Hannah of Kentucky - James Otis

Dividing the Land

Mother says I should tell something about the restlessness which was coming over our people in regard to dividing the land, if I expect this to be a story of our struggles, not only against the savages who prowled around for the sole pleasure of shedding blood, but against those Indians whom General Hamilton, the British commander at Detroit, set upon us when the eastern colonies and the king's soldiers were really at war against one another.

[Illustration] from Hannah of Kentucky by James Otis

First, I should say that Colonel Richard Henderson, expecting to make a great deal of money, had bought his land with such trifles as beads, hatchets, and other things that the savages wanted. Then he hired many men, as I have already said, to make the Wilderness Road, so that people might find it easy to get into that part of the country.

Colonel Boone, my father, and, in fact, nearly all the men in Boonesborough believed at first that Colonel Henderson had a right to the land, having bought it as I have said, and when this fort was finished, they were ready to buy plantations from him.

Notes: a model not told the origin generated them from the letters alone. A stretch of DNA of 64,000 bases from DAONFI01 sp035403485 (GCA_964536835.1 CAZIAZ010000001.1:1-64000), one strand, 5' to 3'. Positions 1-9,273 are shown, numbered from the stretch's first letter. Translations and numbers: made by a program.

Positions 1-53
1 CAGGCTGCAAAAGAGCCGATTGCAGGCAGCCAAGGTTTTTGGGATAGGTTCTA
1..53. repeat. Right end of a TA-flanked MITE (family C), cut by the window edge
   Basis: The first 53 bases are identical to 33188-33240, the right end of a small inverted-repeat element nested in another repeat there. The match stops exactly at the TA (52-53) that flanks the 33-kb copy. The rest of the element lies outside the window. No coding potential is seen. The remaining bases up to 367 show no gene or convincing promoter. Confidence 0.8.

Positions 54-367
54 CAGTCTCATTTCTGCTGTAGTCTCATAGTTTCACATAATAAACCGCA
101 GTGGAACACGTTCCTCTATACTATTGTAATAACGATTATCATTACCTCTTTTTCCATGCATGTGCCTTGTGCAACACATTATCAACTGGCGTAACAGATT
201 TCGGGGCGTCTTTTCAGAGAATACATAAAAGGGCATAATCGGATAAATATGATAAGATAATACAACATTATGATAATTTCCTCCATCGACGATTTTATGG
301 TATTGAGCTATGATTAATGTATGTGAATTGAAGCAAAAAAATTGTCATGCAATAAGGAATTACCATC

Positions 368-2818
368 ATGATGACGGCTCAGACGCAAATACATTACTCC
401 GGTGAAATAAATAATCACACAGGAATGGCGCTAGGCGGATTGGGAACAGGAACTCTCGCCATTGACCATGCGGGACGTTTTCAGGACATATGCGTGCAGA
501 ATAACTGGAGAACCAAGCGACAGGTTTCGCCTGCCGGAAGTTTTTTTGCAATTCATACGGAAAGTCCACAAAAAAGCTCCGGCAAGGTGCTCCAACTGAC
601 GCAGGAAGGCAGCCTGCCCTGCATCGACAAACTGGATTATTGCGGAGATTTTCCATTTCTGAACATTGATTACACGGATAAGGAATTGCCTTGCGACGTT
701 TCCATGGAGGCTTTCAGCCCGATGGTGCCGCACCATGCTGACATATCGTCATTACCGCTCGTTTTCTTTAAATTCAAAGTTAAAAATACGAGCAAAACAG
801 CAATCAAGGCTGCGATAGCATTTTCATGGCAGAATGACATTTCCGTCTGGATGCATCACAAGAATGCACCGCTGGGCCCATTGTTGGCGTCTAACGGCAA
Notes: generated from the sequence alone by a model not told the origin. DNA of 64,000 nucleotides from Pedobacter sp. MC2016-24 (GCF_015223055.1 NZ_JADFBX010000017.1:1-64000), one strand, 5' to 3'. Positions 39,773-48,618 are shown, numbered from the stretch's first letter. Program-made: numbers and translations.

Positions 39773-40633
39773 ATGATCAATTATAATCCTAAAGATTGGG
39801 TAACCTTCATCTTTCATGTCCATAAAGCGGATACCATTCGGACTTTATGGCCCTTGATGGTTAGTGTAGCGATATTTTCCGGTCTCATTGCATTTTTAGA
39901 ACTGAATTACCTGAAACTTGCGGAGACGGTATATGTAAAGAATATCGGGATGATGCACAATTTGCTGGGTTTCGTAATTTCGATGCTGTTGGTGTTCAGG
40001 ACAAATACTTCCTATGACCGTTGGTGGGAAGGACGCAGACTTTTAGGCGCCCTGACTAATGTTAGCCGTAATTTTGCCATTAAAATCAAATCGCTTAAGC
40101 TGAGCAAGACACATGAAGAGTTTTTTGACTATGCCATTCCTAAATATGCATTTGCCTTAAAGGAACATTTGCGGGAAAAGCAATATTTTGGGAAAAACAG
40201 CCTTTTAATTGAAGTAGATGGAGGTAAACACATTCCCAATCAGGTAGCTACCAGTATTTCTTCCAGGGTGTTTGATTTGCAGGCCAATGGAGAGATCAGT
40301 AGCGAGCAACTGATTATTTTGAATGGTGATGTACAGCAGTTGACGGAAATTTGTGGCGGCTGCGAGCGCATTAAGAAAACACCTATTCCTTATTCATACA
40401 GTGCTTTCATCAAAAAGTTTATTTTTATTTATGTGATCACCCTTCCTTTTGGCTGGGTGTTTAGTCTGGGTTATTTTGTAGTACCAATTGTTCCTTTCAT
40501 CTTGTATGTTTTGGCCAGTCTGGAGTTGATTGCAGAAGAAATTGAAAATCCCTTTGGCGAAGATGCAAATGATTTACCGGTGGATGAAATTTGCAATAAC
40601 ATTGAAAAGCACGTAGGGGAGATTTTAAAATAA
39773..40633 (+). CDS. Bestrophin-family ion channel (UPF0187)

Front Matter

At Boonesborough
Beginning of the Story
Boone on the Yadkin
Boone Moves his Family
Ready for the Journey
What we Wore
Driving Cattle and Sheep
Camping at Nightfall
The Long Halt
Jimmy Boone Goes to Clinch
Murder of Jimmy Boone
A Time of Mourning
The Faint-hearted Return
A New Home
Making Moccasins
Tanning Leather
Governor Dunmore
Our Home on the Clinch
Household Duties
Attacked by a Wildcat
Fighting the Wildcat
Boone and Father Return
The Wilderness Road
Building the Forts
Gathering Salt
Our Home in the Fort
Ready for Cooking
Furnishing the House
The Hominy Block
The Supply of Water
Sports Inside the Fort
Wrestling and Running
Religion of the Indians
Indian Babies
Colonel Callaway Arives
News from Eastern Colonies
Venturing Outside the Fort
Dividing the Land
Who Owned Kentucky?
Ready to Build a Home
Billy's Hard Lot
Preparing Flax
Spinning and Soap Making
Broom Making
More Indian Murders
Indian "Signs"
Woodcraft and Hunting
Pelts Used as Money
Petition of the Settlers
Making Sugar
Building Fences
Capture of the Girls
My Willful Thoughts
Finding the Trail
The Pursuit
The Story Told by Jemima
Elizabeth's Heroism
Rescuing the Girls
Alarm Among the Settlers
Indians on the Warpath
The First Wedding
The Wedding Festivities
The Brides Home
The Housewarming
Attacks by the Indians
Besieged by the Savages
In the Midst of the Fight
The Assault by the Indians
Failure of the Assault
Watchfulness of the Indians
The Sortie
My Father Wounded
Our Wounded